For a really long time, I had wondered why there seem to be few people talking and writing about science in Canada. It felt pretty lonely here as a science communicator.
It finally dawned on me a few months ago that it is not because no one is doing it, but we simply don’t know what each other is doing.
Case in point, the Banff Centre Science Communications program has been running annually since 2005 (I had the opportunity to be part of the program last year). There are about 20 graduates each year, meaning that we have “at least” 160 people enthusiastic about science communication in Canada! Yet it was not until attending the program that I knew about the others. Even more surprising was that a few of my work colleagues are actually alumni of the program. I had no idea.
A session during Science Online 2013, titled Communicating science where there is no science communication, seemed to be the turning point for us in Canada (one of the session moderators Colin posted a follow up on his blog). We are finally starting to ask why, and to think about what we can do to improve the current situation.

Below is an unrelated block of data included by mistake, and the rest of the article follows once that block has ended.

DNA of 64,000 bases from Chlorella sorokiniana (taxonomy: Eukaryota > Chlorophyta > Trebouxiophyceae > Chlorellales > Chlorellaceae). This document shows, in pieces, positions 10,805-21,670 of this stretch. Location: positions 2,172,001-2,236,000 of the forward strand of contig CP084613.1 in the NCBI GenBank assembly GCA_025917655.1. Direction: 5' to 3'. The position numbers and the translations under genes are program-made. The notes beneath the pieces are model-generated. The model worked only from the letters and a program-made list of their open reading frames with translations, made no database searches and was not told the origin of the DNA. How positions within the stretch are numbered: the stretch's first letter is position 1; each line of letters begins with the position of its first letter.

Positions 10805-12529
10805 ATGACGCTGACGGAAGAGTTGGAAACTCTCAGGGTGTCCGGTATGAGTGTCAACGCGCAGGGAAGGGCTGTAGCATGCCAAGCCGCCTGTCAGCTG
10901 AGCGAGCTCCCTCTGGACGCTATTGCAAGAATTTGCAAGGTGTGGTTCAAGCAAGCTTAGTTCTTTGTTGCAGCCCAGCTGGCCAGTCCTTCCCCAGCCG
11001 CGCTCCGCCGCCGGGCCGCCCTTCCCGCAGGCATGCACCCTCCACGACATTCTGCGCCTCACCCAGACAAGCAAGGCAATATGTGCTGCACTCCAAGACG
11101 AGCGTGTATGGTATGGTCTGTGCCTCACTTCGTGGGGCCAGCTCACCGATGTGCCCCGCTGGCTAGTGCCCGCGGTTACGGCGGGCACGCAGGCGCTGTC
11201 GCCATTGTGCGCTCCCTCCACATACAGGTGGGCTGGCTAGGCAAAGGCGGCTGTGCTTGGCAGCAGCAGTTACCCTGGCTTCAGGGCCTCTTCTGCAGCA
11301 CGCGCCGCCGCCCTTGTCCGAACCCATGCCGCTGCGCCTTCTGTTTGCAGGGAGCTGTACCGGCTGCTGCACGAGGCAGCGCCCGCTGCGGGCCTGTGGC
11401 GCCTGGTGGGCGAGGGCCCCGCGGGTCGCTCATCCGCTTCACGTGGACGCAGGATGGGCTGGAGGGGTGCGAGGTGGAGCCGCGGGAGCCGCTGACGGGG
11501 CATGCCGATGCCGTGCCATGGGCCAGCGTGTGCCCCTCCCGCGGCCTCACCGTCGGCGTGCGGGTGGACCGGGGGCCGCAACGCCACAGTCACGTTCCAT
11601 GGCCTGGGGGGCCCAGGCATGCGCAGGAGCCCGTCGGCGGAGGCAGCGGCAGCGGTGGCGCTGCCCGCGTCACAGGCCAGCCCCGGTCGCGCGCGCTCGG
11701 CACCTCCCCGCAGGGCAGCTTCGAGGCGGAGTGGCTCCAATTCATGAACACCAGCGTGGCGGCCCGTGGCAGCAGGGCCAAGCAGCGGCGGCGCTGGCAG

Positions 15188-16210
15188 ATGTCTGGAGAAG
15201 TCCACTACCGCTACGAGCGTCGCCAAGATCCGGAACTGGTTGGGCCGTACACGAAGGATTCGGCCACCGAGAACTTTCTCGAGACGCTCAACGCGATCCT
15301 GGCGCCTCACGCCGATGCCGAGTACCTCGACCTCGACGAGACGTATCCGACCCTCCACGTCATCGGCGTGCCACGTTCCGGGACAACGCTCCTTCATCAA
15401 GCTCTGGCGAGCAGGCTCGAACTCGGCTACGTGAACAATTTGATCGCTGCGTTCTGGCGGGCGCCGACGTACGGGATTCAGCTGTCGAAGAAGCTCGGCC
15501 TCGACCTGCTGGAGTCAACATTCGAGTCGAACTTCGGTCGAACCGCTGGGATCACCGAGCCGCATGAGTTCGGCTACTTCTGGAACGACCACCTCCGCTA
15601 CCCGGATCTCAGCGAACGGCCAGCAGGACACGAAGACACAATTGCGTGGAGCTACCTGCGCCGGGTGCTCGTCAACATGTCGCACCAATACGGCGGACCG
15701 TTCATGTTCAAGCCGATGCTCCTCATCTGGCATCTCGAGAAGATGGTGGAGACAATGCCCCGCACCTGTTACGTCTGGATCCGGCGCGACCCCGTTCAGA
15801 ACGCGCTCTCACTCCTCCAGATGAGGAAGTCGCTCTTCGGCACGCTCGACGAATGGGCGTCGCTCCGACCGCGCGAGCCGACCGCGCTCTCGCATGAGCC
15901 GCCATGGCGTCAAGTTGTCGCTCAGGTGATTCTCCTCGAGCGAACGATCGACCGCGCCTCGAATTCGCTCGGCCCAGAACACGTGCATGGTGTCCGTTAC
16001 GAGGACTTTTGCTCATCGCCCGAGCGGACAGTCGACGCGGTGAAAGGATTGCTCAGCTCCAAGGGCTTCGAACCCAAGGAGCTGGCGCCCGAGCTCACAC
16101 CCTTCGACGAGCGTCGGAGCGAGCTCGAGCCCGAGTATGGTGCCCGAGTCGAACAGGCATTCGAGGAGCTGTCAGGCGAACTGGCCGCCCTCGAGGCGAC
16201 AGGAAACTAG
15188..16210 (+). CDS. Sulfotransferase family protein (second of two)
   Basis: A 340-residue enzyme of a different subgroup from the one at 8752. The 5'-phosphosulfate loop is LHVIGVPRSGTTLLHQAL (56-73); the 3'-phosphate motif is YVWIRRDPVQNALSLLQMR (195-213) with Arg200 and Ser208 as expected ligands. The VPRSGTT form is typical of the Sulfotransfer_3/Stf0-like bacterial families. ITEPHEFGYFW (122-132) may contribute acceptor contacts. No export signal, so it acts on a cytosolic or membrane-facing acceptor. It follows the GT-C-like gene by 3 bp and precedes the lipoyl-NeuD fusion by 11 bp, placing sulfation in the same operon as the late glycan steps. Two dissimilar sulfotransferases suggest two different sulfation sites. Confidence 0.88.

Two weeks ago I set up a Google+ community for Science Communication in Canada. The hope is to provide a space for those interested in communicating science to the general public to network online and collaborate on projects. The community is moderated by me and Lisa Willemse, who is the Director of Communications for the Stem Cell Network. We just had our first Google Hangout and already started some short-term projects. It was really exciting to chat with others involved in science communication in Canada.
Two other communities have also been started.
- Mike Spear at Genome Alberta set up the CanComm forum: Communication with a Science Flavour and a Canadian Twist. He also wrote about his take on science communication in Canada in a Genome Alberta blog post.
- Sarah Boon et al are working on the Canadian Science Blogger Network. Add your science blog to the list, and read Sarah’s post on the Canadian Science Writers’ Association website about her recent work.
I would like to invite those interested in communicating science to join these online communities. Really looking forward to meeting you online – see you soon!